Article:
Long before Fantasy Football was played by everybody from your 12 year old nephew to that creepy guy at the bar who just keeps staring at you - there was Fantasy Baseball. Fantasy Baseball was created for and by purists - a true fan's fantasy. It's not like football where you can set your lineup Sunday morning and have a chance. Sure there are basketball formats where you have to change it every day but not like this, not like baseball. You have to be ready every day in case someone tweeks something in their warm up bullpen or if a guy takes one on the fingers in BP.
But there is something to be said for the method of being completely engrossed in something. It's almost reassuring knowing that with everything that goes on outside of your team in the real world - you can always count on your team to be there exactly as you have created them to be. They don't call it fantasy for nothing.
So without further ado here is your fantasy breakdown for the Red Sox - complete with studs, busts and sleepers. Good luck to you and your teams and may whoever "that" person in your league is be riddled with injuries.
Jacoby Ellsbury: Ellsbury exploded in 2011 to the tune of a .321 average with 32 homers and 105 RBI's. His steals may have dropped from previous years but owners were more than okay giving up some steals for the power numbers. Draft Jacoby with confidence as he is a top 5 outfielder and I think a top 5 player overall given all the different categories that he can really give you top
Jon Lester/ Josh Beckett: You can say what you want about how last season ended and you'd have every right not to trust these guys. But when it comes to taking a Red Sox pitcher in the early rounds then you are going to look no further than these two. They have track records that speak for themselves and this year there's the added incentive to prove all of the nay sayers wrong. One or both of them could drop in your draft because of last years shenanigans so if they fall to you don't be afraid to snatch them up.
Adrian Gonzalez: You don't need me to make a case for Adrian Gonzalez here. But I am going to make a case for his power numbers. Gonzalez loves hitting the ball to left field but he doesn't hit the towering oppo gap bombs that a guy like Ryan Howard hits. AGon hits the ball with a lot of backspin which usually means that his home runs start out at a lower trajectory. What does it all mean? It means balls that get out at Petco park are just long singles off the wall at Fenway. Gonzalez talked about working on it in the offseason so look for his home run totals to be right around 35 and everything else to increase because of it.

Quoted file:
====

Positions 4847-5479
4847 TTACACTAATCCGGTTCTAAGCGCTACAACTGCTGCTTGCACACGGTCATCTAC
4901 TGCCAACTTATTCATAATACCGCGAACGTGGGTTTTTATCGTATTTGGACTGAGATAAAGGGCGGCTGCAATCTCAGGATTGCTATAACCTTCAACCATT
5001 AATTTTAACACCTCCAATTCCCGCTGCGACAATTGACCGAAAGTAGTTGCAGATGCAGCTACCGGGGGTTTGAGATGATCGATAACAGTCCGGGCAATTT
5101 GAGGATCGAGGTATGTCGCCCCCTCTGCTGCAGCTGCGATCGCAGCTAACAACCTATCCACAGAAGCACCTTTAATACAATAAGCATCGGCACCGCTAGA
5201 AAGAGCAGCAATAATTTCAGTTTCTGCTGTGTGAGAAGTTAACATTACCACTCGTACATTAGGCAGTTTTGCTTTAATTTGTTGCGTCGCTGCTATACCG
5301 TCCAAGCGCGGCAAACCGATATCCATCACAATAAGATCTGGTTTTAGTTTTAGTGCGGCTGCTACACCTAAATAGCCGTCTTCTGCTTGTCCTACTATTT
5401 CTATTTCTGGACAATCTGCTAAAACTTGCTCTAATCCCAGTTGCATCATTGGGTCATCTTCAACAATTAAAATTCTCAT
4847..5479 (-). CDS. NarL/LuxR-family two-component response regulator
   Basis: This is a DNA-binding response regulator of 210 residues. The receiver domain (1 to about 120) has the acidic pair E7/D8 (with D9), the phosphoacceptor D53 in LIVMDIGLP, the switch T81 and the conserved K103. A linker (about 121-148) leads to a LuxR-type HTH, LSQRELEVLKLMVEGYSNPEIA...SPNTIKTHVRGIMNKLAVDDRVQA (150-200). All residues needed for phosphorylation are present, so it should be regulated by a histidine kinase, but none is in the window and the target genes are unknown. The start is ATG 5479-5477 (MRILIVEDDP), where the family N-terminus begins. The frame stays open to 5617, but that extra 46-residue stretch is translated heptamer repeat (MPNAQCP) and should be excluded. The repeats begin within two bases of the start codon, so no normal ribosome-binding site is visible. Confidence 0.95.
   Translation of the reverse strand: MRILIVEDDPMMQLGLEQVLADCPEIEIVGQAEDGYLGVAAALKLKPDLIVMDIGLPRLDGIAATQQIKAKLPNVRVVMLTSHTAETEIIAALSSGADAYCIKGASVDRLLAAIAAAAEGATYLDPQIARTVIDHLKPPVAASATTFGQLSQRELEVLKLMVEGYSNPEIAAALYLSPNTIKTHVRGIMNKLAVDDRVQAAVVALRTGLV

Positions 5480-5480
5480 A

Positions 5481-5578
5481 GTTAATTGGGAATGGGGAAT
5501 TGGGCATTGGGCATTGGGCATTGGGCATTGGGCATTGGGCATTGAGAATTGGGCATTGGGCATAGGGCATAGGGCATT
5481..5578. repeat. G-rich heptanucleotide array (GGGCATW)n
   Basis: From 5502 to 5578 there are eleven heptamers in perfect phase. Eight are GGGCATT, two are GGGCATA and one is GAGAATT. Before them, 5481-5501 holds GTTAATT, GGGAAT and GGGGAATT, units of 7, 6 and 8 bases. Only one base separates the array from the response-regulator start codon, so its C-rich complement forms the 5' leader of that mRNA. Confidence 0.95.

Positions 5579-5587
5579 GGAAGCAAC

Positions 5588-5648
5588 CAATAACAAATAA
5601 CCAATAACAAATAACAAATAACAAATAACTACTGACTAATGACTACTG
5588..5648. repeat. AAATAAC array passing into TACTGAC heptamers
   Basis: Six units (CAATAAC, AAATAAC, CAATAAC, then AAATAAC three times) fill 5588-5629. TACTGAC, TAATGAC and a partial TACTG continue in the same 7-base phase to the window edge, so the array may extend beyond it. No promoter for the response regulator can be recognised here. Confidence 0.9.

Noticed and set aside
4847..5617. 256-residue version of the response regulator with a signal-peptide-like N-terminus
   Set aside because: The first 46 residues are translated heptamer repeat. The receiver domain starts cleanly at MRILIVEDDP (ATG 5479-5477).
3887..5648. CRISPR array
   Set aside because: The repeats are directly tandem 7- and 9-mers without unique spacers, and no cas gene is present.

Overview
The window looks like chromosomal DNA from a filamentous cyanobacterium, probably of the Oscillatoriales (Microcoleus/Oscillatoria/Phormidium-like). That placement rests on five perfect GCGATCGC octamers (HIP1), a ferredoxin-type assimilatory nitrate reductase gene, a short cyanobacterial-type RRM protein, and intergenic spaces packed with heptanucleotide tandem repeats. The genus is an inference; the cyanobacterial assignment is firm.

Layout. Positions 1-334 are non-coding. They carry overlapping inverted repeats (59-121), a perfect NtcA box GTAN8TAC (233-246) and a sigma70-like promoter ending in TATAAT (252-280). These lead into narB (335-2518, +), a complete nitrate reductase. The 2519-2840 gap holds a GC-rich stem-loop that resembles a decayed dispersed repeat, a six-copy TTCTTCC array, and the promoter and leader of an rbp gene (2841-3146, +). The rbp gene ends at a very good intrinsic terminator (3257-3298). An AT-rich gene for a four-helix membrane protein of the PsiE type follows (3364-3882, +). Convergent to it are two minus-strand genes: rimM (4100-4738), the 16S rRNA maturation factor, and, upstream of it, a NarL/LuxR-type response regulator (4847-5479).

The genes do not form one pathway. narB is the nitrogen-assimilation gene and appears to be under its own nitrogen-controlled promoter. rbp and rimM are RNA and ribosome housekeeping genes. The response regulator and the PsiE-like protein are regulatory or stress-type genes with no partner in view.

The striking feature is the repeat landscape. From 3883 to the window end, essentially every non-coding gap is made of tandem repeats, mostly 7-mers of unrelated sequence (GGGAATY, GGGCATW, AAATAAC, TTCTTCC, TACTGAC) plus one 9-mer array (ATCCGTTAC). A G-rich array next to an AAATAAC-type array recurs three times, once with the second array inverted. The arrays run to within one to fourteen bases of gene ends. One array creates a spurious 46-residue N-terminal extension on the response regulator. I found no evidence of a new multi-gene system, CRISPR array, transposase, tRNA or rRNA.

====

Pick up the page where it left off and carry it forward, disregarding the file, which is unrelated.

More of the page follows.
Dustin Pedroia: If he's healthy than the stats will be as good or better than Cano's across the board. Plain and simple.
Clay Buchholz: Not exactly a guy that is going to be forgotten but he did fall quite a bit in the preseason rankings because of his in jury last year. Don't forget that in his last full season (2010) Clay went 17-7 with a 2.33. Reports are that his back has recovered completely and that he is completely clear going forward. Draft with confidence.
Carl Crawford: Between his absolutely putrid season and his wrist issues this spring - Carl Crawford doesn't seem like the guy you want to build your fantasy outfield around. But as a second or third outfielder he could prove to be a very pleasant surprise. Until last season Crawford was Jacoby Ellsbury before Jacoby Ellsbury realized who he was. While we may no longer here talks of Crawford having all five tools there is a reason the conversation was brought up in the first place. Carl used to be a fantasy beast and one season shouldn't be a barometer of where his career his heading. Think of this as a high reward move. The level of risk is up to you.
Andrew Miller: The reports out of camp are that Miller went back to his old mechanics and is much more comfortable. If he could regain the form that made him a top pick he could end up being the suprise of the Sox this season. As it is he has a good shot at the 5th starter position and he's got more potential than anyone else you would drafting around him.
Mark Melancon: I'm not 100% sold on Andrew Bailey and as fill in closers go nobody was better than Melancon last year. Thrust into closing duties for the Astros - Melancon finished the season with an 8-4 record, a 2.78 ERA, a WHIP of 1.224, 20 saves and a almost nine K/9. Even if Bailey doesn't slip up look for Melancon to be the 8th inning guy.
Kevin Youkilis: The guy physically can't take the rigors of playing 3rd base for 162 games and even when he was healthy last year his production was way down. Add to that the fact that he's a cantankerous ass and recently got married and I don't see Youkilis lasting much longer in Boston while they can still move him for something decent.
Andrew Bailey: Bailey is heading in the wrong direction. Add to that the fact that he is going from laid back Oakland to Fenway Park and the Red Sox could have a situation on their hands.
Things to keep an eye on
- They called Daniel Bard the Red Sox' 4th starter on NESN the other night so apparently this will be less of a competition than initially thought. Still - the back end of the rotation is up for grabs and is a situation that warrants watching.
- Cody Ross has been going absolutely off in Spring Training so far. Could be an absolute steal on draft day or a waiver wire pick up early on.
- The shortstop situation doesn't merit much of a watching but if Mike Aviles can break through he would have the potential to put up much more respectable numbers than the extremely light hitting Punto.
Pete Mastors 3/07/2012 11:31:00 AM Tweet